Emilio González -- director of U.S. Citizenship and Immigration Services defended proposed increases in immigration fees in a Miami Herald interview.
The chief of immigration services is pressing ahead with hefty application fee increases despite skepticism among critics about his plans to revolutionize an agency long derided by immigrants as inefficient, unfriendly and beyond hope.In this earlier post, I blogged about the proposed increases. My opinion hasn't changed.
Fee increases, scheduled to take effect in June, would raise the cost of applying for a green card from $325 to $905 and citizenship from $330 to $595 -- generating about $1 billion more a year than the agency now has in its annual budget.
In an exclusive interview with The Miami Herald last week, Emilio González -- director of U.S. Citizenship and Immigration Services -- promised higher fee revenue will help end delays, move offices in run-down buildings to comfortable new facilities, replace paper applications that must be mailed with electronic forms that can be filed online and turn rude or inattentive employees into customer-friendly staff.
González concedes past fee increases by the agency, once part of the old Immigration and Naturalization Service, didn't always speed the process.
''For too many years, immigration, INS, was always sort of like the . . . stepchild of the Department of Justice,'' González said. ``It was just sort of like an adjunct agency out there that did the best they could with the resources given to them, and what I wanted to do was . . .turn it on its head. This is a world-class agency. This is the United States of America.''
I've blogged previously about this rate increase. It is outrageous coming from an agency that is both terribly mismanaged and ignorant of the laws it is supposed to be enforcing.If you want examples of how screwed up, click here and here. One involves a US citizen mother kept separated from her child because of this idiotic agency.
If the MSM wants to cause public outrage(Not very likely to happen in TFM's opinion) at this rate increase, I'd suggest a more sympathetic party that will be paying through the nose due to these increases. Like members of the US military.
Every year thousands of our military service members stationed abroad marry foreign nationals. I did just that back in 1989. Blogger GI in Korea is another example of a US serviceman marrying someone he met while stationed overseas. Our military isn't the highest paid profession and now some will be taking a big hit in the wallet because of this proposed fee increase. Do you believe in supporting our fighting men and women or think all immigrants should pay a high price for legally immigrating here? I continue to advocate that our service men and women should get a break when dealing with immigration. In both lower fees and better, faster service. A soldier serving in Iraq has enough stress to deal with and shouldn't have more financial burdens placed upon them by our government.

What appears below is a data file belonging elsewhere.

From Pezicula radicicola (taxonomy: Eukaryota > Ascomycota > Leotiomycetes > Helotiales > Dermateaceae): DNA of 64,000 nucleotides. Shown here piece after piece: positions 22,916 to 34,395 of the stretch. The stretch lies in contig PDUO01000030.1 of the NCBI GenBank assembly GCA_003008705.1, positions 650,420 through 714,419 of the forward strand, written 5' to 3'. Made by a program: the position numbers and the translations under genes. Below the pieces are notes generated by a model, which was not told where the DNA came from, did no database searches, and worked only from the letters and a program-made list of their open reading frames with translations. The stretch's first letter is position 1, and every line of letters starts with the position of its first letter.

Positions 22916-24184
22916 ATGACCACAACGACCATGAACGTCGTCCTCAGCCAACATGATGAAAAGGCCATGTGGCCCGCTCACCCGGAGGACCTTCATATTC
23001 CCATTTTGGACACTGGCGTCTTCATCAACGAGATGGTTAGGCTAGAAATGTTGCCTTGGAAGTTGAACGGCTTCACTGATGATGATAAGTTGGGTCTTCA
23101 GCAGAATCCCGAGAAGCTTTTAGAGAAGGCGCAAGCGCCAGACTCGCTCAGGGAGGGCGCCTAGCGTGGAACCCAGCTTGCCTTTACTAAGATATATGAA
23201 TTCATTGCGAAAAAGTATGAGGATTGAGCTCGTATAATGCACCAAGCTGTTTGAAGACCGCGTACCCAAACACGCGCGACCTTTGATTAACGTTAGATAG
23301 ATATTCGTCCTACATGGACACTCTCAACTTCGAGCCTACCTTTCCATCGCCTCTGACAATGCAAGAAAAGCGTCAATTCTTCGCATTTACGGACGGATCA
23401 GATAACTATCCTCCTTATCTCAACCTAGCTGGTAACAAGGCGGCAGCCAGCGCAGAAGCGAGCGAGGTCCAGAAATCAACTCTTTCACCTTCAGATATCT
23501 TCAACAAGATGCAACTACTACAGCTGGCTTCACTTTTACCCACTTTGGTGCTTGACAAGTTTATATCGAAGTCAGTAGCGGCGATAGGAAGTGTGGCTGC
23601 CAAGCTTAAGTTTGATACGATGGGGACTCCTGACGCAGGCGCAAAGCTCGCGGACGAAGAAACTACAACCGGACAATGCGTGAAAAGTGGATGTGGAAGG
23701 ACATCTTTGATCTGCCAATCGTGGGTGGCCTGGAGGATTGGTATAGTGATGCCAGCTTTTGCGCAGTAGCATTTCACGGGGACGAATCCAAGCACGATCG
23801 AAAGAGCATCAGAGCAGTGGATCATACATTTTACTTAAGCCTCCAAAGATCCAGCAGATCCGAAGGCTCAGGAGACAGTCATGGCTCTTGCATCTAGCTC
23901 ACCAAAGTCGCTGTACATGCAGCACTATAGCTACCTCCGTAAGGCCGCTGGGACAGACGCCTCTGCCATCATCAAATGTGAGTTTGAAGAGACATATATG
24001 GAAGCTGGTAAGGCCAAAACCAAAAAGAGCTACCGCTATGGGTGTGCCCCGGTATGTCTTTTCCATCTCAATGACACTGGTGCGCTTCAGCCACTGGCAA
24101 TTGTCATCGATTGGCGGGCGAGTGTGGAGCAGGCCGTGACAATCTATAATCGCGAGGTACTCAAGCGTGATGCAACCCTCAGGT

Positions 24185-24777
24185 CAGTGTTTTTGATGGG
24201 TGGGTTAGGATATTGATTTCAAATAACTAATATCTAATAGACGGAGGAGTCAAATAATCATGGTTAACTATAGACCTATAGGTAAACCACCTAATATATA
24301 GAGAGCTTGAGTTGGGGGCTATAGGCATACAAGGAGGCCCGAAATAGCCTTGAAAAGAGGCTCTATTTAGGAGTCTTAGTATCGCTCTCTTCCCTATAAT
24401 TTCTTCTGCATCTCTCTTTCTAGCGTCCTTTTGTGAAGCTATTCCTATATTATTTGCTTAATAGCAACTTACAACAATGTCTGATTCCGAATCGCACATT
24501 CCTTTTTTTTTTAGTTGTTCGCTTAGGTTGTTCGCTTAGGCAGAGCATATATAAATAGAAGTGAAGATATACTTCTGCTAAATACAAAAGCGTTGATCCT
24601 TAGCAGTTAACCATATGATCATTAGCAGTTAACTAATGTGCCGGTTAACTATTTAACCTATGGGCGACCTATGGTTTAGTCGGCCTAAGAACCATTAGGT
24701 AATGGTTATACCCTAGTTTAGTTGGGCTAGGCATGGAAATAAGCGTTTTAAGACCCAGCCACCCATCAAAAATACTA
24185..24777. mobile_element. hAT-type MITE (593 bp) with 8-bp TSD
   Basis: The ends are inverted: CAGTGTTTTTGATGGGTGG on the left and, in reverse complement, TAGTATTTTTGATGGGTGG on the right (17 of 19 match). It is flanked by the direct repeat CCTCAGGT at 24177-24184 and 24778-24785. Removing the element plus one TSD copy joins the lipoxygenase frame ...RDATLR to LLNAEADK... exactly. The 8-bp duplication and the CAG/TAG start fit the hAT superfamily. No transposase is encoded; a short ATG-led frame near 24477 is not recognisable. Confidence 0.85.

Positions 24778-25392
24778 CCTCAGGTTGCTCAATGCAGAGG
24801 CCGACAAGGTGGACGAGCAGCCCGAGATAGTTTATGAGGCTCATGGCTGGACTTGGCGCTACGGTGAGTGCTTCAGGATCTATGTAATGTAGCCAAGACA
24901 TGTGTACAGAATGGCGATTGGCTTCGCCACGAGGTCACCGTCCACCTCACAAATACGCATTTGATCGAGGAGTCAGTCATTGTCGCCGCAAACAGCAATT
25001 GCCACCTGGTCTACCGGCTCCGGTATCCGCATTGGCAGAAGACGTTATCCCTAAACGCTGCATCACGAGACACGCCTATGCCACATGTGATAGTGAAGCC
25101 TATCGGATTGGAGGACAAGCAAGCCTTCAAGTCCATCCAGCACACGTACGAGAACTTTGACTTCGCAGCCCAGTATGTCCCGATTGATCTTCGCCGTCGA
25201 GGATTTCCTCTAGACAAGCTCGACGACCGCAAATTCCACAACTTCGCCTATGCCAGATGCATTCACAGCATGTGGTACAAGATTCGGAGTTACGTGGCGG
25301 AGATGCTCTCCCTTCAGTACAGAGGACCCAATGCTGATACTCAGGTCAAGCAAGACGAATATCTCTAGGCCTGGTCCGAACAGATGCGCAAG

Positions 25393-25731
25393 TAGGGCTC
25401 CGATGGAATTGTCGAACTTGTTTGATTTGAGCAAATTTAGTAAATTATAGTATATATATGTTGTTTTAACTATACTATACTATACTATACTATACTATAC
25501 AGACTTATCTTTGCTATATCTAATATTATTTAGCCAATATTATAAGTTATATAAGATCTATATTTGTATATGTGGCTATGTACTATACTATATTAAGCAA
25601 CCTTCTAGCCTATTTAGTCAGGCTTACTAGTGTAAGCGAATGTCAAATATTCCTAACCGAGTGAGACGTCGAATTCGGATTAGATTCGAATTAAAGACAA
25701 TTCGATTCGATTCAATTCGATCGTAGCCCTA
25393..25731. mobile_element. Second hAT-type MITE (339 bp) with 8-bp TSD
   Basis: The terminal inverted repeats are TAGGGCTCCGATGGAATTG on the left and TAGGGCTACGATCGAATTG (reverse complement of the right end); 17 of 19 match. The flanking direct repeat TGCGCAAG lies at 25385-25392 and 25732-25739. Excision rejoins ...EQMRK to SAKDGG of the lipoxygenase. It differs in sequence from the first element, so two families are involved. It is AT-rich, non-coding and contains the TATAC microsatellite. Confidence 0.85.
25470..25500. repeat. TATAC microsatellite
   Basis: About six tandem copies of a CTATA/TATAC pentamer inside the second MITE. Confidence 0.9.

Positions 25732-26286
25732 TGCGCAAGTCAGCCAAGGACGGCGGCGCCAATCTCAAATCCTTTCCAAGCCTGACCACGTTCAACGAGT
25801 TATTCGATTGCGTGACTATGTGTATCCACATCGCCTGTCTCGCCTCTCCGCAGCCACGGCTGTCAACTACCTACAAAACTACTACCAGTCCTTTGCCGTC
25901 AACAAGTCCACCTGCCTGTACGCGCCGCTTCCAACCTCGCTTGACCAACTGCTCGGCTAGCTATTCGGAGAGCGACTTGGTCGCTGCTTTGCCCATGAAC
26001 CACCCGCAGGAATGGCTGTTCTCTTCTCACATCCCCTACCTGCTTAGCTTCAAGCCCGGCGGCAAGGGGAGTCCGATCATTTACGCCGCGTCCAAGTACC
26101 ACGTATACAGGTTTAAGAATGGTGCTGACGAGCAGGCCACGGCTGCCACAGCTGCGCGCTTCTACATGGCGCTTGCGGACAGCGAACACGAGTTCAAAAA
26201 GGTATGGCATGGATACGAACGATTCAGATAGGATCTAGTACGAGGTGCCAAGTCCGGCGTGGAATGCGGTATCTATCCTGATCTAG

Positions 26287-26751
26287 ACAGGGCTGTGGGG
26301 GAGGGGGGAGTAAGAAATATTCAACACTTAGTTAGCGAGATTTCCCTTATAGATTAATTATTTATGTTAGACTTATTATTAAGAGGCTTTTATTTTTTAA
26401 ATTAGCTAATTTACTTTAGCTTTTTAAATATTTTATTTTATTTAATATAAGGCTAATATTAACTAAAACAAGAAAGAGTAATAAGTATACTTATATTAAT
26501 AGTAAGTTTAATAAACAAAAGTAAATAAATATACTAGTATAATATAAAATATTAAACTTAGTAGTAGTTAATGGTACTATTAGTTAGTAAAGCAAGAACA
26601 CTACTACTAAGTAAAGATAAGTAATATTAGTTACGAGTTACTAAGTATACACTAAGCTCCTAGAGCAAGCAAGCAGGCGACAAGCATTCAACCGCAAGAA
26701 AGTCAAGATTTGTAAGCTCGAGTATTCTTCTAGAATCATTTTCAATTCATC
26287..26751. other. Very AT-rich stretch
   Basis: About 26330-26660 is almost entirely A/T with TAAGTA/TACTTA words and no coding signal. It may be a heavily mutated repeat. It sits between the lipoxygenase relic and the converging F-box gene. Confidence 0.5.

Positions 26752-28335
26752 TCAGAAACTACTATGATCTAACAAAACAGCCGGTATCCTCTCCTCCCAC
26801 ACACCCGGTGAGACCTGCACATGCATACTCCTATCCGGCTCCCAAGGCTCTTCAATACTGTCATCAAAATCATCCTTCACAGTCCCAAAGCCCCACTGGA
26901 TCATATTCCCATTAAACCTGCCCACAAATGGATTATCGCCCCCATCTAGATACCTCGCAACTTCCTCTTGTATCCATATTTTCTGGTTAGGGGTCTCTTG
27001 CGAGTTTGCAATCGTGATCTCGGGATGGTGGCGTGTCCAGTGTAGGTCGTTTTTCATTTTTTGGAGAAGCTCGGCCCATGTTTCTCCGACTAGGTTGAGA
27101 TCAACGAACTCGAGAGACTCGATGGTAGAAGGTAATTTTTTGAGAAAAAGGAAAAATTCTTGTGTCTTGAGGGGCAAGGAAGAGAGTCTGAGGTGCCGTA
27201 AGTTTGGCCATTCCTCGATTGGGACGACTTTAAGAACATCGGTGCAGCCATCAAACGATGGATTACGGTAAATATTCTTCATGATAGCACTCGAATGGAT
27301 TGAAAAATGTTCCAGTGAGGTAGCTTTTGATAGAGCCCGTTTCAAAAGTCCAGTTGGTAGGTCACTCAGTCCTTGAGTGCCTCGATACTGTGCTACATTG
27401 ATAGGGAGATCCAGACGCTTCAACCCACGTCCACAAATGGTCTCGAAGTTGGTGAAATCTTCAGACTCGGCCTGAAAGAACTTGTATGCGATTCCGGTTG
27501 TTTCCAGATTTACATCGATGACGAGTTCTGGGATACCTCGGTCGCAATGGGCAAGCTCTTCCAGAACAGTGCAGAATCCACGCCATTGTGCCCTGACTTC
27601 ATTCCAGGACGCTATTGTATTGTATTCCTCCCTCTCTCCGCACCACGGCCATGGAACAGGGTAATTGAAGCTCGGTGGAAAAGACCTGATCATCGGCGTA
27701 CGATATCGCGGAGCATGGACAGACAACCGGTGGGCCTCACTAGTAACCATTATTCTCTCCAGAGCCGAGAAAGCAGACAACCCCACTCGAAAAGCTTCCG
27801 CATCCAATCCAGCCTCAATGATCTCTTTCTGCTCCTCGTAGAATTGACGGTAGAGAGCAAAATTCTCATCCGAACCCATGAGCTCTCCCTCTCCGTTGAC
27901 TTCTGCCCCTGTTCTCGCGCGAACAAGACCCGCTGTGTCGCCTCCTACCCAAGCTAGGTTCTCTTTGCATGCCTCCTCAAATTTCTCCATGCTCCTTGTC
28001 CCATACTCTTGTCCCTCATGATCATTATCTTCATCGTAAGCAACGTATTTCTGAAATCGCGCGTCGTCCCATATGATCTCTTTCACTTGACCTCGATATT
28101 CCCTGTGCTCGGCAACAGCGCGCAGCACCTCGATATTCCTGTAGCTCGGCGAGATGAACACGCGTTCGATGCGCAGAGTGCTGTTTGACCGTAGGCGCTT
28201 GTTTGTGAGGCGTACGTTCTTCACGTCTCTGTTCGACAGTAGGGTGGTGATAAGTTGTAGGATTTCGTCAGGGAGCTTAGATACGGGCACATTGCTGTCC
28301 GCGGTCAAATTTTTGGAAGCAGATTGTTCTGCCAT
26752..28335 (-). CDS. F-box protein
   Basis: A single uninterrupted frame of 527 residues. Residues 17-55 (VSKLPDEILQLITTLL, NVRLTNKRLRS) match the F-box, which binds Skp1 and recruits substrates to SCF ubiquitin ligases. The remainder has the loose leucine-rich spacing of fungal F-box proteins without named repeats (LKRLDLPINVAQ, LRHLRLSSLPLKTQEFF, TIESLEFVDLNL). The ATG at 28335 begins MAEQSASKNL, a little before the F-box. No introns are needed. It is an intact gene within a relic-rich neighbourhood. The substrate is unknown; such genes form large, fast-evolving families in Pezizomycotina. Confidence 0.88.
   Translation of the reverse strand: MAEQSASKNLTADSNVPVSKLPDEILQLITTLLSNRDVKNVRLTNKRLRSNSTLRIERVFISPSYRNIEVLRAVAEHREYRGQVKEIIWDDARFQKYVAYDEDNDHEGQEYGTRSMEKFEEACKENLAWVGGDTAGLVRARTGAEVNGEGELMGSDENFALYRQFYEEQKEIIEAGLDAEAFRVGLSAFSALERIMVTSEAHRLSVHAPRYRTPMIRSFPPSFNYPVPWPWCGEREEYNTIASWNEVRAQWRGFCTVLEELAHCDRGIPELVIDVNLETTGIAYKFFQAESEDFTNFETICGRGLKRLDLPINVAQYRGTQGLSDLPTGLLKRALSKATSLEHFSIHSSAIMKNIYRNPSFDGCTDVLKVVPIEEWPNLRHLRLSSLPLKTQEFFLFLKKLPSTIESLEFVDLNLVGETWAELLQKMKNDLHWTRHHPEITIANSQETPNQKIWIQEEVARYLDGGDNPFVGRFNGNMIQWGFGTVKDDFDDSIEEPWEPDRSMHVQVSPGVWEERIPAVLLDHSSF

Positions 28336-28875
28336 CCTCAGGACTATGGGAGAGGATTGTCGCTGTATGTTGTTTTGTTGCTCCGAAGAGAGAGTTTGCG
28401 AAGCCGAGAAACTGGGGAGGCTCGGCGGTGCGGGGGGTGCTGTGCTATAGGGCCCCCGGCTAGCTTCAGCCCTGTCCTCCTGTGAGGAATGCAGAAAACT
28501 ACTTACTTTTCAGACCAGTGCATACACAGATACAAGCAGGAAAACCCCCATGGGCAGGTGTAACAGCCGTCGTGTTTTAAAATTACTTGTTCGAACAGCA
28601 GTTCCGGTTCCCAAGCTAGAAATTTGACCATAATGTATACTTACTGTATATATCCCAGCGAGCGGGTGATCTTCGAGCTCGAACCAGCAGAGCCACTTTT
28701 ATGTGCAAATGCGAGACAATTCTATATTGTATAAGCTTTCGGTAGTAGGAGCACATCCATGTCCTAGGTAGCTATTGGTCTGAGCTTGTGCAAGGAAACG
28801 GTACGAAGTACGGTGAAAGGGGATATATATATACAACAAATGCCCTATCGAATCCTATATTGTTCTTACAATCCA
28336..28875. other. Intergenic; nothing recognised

His plans call for 1,500 new immigration officers, online applications and 39 new facilities -- all aimed at processing green cards or citizenship applications in six months or less. Four of the new sites in South Florida would replace offices inside the old immigration building at the corner of Biscayne Boulevard and Northeast 79th Street.The Herald calls this plans grandoise as would I. I'd believe them when they happen.
Within five years, he said, immigrants could be summoned to interviews at facilities resembling bank branches. Officers would review applications by calling up records on computer screens instead of retrieving them on paper from offices across the country or from piles of millions of old files stored at an underground cave in Missouri.
Immigrants without computers would be able to use terminals at agency offices to file applications with help from federal employees.
Immigration advocates are unhappy, calling the proposed fees outrageous. But even if immigrants can pay -- Citizenship and Immigration Services will waive the fee in hardship cases -- some advocates doubt the agency will deliver better service.I'd believe the changes when they happen. Otherwise I'm skeptical.
''The goal is a good one, but our experience is promises of improvement after fee increases have not been met,'' said Flavia Jimenez, an immigration and policy analyst with the National Council of La Raza in Washington.
Also, some political observers predict González won't be able to accomplish much as the 2008 presidential election draws near.
''He can promise the world, but he is not going to be around when it fails,'' said Miami attorney Tammy Fox-Isicoff, a former immigration official.
Rick at SOTP also thinks the fee changes are uncalled for. I agrees, CIS needs to get its ship in order first. For a bureaucracy, that's asking for a miracle but should be considered mandatory.
Linked to- Bullwinkle, Outside the Beltway, Right Wing Nation,